I have been a documentary photographer for around 35 years and have also worked as a freelance photojournalist. The difference between the two ways of working have become blurred over time and in recent years the terms have become conflated. For me documentary photography is about long form documentations of local communities. Photojournalism concerns working to a brief from an editor of a specific publication.
It is over 20 years since I completed a personal project. During that time I continued to freelance for specialist magazines shooting on 35mm colour transparency film. It was often difficult getting images to editors and one batch sent to Australia was lost for several weeks.
In early 2013 I decided it was time to switch to full fame digital for my new project “Another View“. There are many positives to using digital cameras but also some uncertainties. In photojournalism everything is now digital at both the production and consumption stage. Mobile devices allowing constant access to online content is killing printed media. Combined with the huge increase in camera phones, and ‘citizen journalism’, it is clear there are massive changes in how photographs are produced and circulated.
There are two ways to see the rise of digital photojournalism; either as a threat to the medium or as a challenge. If you really want to work for newspapers, magazines and online publications there really is no alternative to embracing digital technology.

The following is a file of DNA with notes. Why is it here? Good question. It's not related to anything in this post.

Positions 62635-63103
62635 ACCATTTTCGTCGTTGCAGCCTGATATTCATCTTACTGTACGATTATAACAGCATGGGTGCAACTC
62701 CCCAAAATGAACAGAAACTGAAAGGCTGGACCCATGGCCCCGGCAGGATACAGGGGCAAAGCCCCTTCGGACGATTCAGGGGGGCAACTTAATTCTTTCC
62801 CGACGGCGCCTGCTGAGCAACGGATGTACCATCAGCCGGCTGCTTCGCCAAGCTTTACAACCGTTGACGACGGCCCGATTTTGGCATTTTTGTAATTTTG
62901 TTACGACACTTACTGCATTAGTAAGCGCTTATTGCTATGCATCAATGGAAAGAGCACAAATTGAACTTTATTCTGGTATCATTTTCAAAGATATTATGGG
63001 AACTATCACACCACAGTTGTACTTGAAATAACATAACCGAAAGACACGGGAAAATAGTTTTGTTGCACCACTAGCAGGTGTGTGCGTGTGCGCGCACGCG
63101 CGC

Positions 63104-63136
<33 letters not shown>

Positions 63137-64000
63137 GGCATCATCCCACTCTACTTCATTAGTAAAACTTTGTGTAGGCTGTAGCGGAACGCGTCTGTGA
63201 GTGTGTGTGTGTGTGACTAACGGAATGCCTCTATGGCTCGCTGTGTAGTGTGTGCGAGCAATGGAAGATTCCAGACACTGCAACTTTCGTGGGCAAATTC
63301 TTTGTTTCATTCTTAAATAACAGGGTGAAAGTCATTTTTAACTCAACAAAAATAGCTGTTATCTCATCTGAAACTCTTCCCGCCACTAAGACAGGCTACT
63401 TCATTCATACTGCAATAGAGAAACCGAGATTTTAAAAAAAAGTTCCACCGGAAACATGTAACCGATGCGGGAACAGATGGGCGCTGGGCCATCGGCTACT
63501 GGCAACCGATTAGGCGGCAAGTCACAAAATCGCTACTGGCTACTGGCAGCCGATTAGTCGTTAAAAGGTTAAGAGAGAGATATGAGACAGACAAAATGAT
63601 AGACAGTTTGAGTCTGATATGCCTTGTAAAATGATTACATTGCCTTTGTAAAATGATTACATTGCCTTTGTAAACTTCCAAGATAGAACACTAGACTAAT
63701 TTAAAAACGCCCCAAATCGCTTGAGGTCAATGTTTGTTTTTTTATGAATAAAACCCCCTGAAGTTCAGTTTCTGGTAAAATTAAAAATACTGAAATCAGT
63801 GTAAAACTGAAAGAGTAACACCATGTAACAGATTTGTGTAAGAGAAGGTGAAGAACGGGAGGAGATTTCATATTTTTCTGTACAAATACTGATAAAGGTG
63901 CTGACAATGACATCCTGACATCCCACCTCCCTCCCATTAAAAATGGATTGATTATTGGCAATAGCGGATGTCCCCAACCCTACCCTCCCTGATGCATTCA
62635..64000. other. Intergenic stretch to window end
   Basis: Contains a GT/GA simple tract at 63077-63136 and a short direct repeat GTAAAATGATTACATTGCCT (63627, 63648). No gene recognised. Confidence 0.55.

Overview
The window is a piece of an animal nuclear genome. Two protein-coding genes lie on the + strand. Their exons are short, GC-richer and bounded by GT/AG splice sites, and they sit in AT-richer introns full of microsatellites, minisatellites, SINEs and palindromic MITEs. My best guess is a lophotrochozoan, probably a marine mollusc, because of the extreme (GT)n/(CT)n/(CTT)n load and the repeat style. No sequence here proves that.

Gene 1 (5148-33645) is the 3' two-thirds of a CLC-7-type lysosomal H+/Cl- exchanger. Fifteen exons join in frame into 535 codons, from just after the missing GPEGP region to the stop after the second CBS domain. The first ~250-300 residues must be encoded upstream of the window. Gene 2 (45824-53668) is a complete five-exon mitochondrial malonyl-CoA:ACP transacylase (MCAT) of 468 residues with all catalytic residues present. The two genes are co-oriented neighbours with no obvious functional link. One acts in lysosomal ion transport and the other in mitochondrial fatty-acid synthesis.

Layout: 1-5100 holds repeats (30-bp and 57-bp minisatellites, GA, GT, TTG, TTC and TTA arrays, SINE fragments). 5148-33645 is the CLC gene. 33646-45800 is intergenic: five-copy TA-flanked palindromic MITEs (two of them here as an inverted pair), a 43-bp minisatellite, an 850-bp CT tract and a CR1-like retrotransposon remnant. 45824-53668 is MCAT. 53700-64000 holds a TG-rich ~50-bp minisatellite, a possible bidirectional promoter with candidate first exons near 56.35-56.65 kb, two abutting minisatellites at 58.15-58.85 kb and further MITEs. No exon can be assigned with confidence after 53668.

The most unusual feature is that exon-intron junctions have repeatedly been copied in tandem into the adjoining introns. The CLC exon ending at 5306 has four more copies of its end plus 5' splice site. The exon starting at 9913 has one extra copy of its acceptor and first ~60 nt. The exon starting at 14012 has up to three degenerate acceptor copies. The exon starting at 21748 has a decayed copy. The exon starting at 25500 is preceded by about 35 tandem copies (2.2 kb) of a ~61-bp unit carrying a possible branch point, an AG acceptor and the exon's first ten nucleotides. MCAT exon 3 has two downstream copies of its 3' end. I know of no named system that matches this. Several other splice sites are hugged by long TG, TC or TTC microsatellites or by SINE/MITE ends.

In long form documentary there are still two camps; some stick rigidly to film and see that as proof of being a ‘real’ photographer (more of that in pt. 2.) Others use digital for the versatility of being able to produce output for different media.
I do not want to get into the arguments about which is best, it is a personal choice. What interests me more is how some documentary photographers have reacted to new opportunities for selling their work while others are using new digital media to reach a wider audience.
One of the biggest changes is the market for print sales. In some ways this confirms that photography has finally been accepted as art by becoming part of the art collectors market. Whether this is a compliment to the medium is debatable. It could be argued that photography has become more inward looking, serving its new market rather than looking out towards new audiences.
What is appalling is to see images of war and suffering being sold as ‘art’. To me that smacks of exploitation and cynicism. It also serves to erode the collective trust that subjects have in documentary photography, and photojournalism, which inevitably makes both more difficult to pursue.
It also raises another a more crucial question – who are we photographing for? Is it to feed the thirst of collectors? Is it to gain recognition from our peers? Or is it to serve the communities we photograph? And, who is the subject of interest, the photographer or the photographed?
Susan Meiselas puts this very succinctly in “Aperture 214”, Spring 2014, p.29 Aperture, New York, ISSN 003-6420.